Diff 2014: Catching up with director Marc Forster
The next time you’re watching a big, boombastic Hollywood blockbuster, spare a thought for the director. It my well be the toughest film he’s ever made, says Monster’s Ball and Quantum of Solace director Marc Forster.
“When you look at these big, tent-pole Hollywood blockbusters you sometimes think ‘that’s not hard to make - you’re just making movies for the lowest common denominator, for pure entertainment’. It’s only once you make one of those movies yourself that you realise those ones are actually the hardest ones to make,” says Forster.
“When you’re making these smaller dramas, you’re doing it for a small audience that you already know enjoys those kind of movies, and they’re very intimate stories, and that’s great. But if you’re making this big monster movie for an incredibly large audience, it’s much harder to try to make subtlety and storytelling not obvious and cliched, but you still somehow have to hit all the right buttons for a huge number of people.”
Forster, who has been in Dubai as part of the judging panel for the IWC Filmmaker Award on Thursday, December 11, is well-qualified to comment. His own body of work stretches from the complex fiction of 2001’s Monster’s Ball, which brought Halle Berry the Oscar for Best Actress in 2001, to the idiosynchratic biography-meets-period drama-meets-play-within-a-play-fantasy of seven-time Oscar nominated Finding Neverland to the all-guns-blazing action of Bond number 22, Quantum of Solace, and passes through the critically-lauded, and again Oscar-nominated, Dari-language adaptation of Khaled Hosseini’s The Kite Runner, just to keep any vague sense of predictability at bay.
“I’ve always been interested in different genres, and I like to think every film I’ve made has been different to the one before. The thing that ties them all together is the strength of the story, and I go for the scripts I think I can make the best story with. With something like The Kite Runner, there was a novel that really spoke to me and demanded turning into a film. I really wanted make a film that truly honours the book and respects the culture, because I’m not from there and wanted to make sure the details were captured and that the emotional complexity of the characters would be right.
“Other times, though, you can read a book and think ‘that’s all there already. It doesn’t need making into a film’. It’s like it’s already finished, it really is down to each individual case.”
While Forster doesn’t have a film screening at this year’s festival, his commitment to story helped with his work on the judging panel for the IWC award, which gives US$100,000 (Dh367,000) to a Gulf filmmaker each year to help with the development of the winning script.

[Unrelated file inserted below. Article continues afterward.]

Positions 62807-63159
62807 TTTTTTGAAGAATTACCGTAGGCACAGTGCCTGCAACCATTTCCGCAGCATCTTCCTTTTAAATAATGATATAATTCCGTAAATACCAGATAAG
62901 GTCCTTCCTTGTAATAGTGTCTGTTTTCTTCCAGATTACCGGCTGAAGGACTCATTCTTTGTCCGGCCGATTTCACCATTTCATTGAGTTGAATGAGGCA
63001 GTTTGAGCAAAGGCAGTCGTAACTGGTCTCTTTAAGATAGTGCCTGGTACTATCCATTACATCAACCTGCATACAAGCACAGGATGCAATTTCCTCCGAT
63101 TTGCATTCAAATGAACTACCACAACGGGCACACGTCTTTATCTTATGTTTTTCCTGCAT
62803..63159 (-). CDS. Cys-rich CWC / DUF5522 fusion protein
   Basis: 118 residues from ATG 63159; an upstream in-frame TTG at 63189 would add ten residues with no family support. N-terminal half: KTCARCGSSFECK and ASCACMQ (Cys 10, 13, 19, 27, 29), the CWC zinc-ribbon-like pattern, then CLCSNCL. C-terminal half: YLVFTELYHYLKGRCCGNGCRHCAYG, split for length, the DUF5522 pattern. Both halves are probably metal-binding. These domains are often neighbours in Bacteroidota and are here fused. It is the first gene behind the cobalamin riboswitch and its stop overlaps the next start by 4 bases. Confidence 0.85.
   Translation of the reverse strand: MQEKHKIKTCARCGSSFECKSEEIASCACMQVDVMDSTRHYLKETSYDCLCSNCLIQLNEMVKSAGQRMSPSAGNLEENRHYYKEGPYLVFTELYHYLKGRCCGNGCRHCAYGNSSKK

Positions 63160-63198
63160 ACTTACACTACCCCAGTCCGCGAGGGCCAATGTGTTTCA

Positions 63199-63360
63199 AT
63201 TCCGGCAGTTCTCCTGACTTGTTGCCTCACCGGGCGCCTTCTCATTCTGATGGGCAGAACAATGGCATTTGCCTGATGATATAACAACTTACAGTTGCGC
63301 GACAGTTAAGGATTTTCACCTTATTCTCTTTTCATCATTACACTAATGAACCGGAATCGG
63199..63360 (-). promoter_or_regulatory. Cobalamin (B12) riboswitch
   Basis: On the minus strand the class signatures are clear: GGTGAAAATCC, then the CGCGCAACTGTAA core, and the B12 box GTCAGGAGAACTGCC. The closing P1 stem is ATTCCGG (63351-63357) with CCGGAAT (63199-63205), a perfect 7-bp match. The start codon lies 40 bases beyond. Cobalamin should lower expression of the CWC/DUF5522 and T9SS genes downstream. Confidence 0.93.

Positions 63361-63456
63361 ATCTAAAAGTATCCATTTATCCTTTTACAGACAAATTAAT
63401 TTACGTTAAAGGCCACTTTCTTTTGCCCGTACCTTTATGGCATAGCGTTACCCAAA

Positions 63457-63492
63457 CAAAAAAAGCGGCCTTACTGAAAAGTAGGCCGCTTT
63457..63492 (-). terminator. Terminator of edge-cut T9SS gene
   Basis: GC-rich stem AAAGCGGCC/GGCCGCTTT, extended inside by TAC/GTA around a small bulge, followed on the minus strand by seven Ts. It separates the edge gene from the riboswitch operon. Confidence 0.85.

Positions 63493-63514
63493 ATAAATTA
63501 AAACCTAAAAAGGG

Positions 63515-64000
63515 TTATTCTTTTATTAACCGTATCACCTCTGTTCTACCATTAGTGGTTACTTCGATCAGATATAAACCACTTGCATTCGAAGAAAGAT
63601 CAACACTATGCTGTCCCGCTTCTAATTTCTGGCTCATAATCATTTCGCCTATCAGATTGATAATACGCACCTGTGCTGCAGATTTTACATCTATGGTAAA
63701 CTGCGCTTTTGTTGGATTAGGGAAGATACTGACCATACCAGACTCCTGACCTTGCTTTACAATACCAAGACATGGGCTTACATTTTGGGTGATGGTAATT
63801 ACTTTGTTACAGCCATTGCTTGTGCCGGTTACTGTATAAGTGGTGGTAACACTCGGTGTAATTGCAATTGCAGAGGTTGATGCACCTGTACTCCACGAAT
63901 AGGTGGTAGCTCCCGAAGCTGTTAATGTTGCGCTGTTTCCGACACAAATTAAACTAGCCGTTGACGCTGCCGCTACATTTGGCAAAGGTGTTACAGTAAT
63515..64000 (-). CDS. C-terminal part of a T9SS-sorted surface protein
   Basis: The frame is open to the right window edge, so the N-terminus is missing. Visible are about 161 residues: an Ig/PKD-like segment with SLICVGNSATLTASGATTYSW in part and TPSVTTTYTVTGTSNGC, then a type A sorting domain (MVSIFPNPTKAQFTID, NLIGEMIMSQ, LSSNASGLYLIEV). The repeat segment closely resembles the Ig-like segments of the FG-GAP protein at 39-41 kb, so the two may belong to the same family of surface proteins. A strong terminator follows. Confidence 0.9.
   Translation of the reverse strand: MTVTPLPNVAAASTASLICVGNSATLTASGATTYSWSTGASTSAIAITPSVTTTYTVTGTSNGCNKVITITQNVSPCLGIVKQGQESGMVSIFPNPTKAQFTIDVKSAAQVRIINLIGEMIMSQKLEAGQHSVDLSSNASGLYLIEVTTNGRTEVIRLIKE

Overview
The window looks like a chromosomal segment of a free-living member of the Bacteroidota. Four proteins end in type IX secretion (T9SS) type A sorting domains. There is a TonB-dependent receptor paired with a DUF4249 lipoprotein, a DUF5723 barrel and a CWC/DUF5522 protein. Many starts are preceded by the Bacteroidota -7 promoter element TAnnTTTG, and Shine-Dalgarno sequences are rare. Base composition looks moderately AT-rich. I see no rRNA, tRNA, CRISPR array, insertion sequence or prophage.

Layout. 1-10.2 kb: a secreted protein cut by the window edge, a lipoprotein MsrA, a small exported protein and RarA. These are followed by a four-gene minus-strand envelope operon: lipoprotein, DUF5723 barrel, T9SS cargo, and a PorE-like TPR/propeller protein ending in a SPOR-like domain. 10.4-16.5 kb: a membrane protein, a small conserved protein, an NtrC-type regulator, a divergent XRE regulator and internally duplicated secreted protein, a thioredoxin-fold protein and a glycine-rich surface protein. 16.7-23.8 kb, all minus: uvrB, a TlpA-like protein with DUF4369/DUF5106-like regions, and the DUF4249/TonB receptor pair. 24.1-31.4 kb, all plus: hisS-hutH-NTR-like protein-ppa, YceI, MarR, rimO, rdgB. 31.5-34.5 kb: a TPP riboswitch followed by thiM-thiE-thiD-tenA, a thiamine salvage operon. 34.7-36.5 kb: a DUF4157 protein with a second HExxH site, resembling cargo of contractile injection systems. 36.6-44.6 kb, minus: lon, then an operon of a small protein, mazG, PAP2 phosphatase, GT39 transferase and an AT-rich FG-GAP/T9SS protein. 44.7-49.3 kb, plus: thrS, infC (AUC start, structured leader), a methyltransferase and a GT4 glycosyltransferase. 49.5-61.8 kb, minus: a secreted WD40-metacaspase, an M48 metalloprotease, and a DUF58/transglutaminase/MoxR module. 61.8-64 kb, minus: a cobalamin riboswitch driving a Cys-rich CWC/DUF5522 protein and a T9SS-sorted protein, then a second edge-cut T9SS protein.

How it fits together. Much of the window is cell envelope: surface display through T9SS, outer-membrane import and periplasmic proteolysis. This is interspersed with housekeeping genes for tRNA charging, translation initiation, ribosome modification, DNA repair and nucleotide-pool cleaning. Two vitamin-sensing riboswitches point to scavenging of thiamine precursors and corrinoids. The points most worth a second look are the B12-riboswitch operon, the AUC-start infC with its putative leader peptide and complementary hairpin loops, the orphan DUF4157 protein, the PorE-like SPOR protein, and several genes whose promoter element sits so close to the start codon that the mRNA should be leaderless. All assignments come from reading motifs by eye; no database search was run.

“I’ve obviously read all the scripts for this year’s awards, and I’ve been really impressed,” he says. “There’s a real depth to them. They take me back to some of the classic days of Italian cinema, they bring to mind films like The Bicycle Thief, you know? Real story tellers films. We don’t see enough of that sometimes.”
Forster is also full of praise for IWC’s work with DIFF, and its other film-related projects around the world: “I first became involved with IWC in 2009, and I can say they are real, genuine cinema lovers. They really do believe in their work to support cinema and help young film makers out wherever they can.”
When your CV already includes an Oscar for your only your second film, rebooting one of cinemas most-loved and successful franchises into the current, darker, Daniel Craig-era Bond, and more recently directing the highest-grossing zombie movie ever in the form of World War Z, it must be hard to know how to go one better, but Forster is confident he has plenty more to say: “As a film maker I just keep growing and learning, and there are so many things still to explore. I’m always trying to grow as a story teller, and there’s still so many stories to tell and so much more exciting stuff I want to do in my life. I really do feel like I just started to make movies.”
Next up for Forster should be the forthcoming adaptation of Pierce Brown’s Mars-set novel Red Rising. The film rights for the novel were subject to a seven-figure bidding war between Hollywood studios, won by Universal in February. For now, there’s no scheduled release date as, unsurprisingly, Forster wants to do everything right.
“We’re still developing the script right now,” he says. “It really does take time with these huge movies, I can’t emphasise that enough The story has to be absolutely perfect, and I really want to get that right before anything else.”
Published: December 11, 2014 04:00 AM